Minutes earlier, after picketing and chanting outside of the tent, activists brought the message into the venue. Protesters chanted in the tent for a few minutes to make the message clear: "Drop Petach Tikva!", Chicago's sister city in Israel. The pianist who was performing in the hall at the time stood at attention out of respect once he heard the protesters' message.
The PSG and allies were compelled to bring the message directly into the festival because for the last year and a half, the Chicago Sister Cities International has refused to meet with PSG and members of the community to hear about Petach Tikva's special role in Israel's oppression of the Palestinian people.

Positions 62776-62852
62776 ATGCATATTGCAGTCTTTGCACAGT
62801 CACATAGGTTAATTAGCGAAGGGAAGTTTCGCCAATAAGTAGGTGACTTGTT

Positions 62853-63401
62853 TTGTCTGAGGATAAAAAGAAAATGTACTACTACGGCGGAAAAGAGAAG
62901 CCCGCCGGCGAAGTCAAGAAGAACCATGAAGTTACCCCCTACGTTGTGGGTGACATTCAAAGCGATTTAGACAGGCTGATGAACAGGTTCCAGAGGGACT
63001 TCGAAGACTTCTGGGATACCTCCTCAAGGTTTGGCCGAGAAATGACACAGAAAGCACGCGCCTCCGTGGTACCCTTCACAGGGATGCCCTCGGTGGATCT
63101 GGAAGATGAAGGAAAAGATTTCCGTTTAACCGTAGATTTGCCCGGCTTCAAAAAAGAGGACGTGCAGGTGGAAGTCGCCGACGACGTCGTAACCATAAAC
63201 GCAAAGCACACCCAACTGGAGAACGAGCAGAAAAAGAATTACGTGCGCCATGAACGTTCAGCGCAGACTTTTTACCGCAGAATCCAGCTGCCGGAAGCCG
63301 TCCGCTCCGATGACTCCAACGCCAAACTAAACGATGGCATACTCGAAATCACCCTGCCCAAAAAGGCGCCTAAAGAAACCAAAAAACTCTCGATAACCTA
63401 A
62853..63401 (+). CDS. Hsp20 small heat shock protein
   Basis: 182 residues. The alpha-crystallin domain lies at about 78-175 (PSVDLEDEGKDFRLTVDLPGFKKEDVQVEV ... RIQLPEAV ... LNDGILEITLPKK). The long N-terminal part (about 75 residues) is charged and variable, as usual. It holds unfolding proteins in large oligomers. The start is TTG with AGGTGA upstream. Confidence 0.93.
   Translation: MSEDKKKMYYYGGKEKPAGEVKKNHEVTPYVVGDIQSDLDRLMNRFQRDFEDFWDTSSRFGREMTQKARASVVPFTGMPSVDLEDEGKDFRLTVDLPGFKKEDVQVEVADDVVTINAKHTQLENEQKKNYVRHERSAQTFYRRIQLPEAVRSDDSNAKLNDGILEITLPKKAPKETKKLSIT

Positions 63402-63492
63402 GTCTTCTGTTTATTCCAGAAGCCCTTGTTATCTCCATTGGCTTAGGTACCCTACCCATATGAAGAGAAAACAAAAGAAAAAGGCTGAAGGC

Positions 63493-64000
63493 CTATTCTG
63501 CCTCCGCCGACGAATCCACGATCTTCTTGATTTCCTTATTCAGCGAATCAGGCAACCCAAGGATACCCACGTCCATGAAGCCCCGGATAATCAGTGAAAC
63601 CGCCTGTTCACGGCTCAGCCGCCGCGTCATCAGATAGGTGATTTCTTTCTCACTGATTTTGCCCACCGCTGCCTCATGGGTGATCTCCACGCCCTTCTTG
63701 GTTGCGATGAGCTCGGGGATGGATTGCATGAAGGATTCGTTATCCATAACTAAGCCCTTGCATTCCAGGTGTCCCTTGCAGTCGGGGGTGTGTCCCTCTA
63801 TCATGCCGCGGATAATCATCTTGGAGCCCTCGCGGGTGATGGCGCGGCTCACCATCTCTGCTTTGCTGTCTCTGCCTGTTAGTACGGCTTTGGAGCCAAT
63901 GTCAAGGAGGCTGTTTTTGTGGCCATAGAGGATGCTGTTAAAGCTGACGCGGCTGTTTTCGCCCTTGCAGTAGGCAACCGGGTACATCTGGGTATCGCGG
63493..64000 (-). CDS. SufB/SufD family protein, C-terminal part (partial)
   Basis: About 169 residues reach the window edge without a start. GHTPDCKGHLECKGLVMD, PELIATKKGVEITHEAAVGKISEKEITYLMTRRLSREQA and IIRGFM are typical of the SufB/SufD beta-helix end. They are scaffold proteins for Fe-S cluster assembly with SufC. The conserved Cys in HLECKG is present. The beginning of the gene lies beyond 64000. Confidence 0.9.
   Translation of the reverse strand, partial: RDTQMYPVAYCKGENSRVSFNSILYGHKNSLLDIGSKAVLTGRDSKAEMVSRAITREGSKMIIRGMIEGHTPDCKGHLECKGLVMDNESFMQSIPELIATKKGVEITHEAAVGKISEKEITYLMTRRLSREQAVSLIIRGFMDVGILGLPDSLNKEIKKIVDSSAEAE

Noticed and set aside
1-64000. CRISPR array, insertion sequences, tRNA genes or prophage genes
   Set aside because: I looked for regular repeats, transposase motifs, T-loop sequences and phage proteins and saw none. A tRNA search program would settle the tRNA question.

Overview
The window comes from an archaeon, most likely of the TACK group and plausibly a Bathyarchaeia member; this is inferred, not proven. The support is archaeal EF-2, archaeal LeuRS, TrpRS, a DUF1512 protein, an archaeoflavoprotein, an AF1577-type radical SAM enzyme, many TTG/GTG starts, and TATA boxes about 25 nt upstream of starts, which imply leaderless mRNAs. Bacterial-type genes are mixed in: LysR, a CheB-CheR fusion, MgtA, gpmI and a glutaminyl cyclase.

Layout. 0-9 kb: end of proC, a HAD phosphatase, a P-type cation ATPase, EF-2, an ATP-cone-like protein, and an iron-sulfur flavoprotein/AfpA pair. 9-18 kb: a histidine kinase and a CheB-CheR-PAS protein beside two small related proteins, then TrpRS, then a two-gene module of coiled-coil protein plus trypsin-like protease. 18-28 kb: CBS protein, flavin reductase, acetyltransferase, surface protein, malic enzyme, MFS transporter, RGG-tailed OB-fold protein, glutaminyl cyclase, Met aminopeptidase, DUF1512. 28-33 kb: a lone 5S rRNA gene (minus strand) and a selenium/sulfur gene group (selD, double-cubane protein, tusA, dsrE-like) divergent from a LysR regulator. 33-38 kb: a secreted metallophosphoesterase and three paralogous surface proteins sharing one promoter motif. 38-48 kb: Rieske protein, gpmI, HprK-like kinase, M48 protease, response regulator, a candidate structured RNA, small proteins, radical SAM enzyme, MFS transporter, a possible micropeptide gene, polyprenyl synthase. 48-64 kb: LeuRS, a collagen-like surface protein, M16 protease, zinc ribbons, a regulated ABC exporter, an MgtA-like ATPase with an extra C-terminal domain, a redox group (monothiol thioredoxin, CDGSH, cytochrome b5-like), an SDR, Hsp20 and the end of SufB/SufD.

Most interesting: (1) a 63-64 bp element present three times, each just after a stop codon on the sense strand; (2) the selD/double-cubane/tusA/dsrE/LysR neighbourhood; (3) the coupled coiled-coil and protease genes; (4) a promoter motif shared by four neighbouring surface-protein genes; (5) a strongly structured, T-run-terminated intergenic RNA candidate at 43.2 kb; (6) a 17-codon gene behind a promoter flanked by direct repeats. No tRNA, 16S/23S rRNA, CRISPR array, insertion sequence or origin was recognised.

Petach Tikva -- an officially segregated city, the first Jewish-only settlement in historic Palestine and the site of the primary detention center where Israeli forces abuse and torture Palestinian political prisoners -- has been dubbed by rights group Amnesty International as "Israel's Guantanamo."
Upholding the Palestinian call for boycott, divestment and sanctions measures on apartheid Israel, PSG and its allies object to business-as-usual with Israel. Under the false premise of promoting culture and education, Petach Tikva's inclusion in Chicago Sister Cities promotes Israel-US business ties while it whitewashes Israel's occupation and human rights abuses.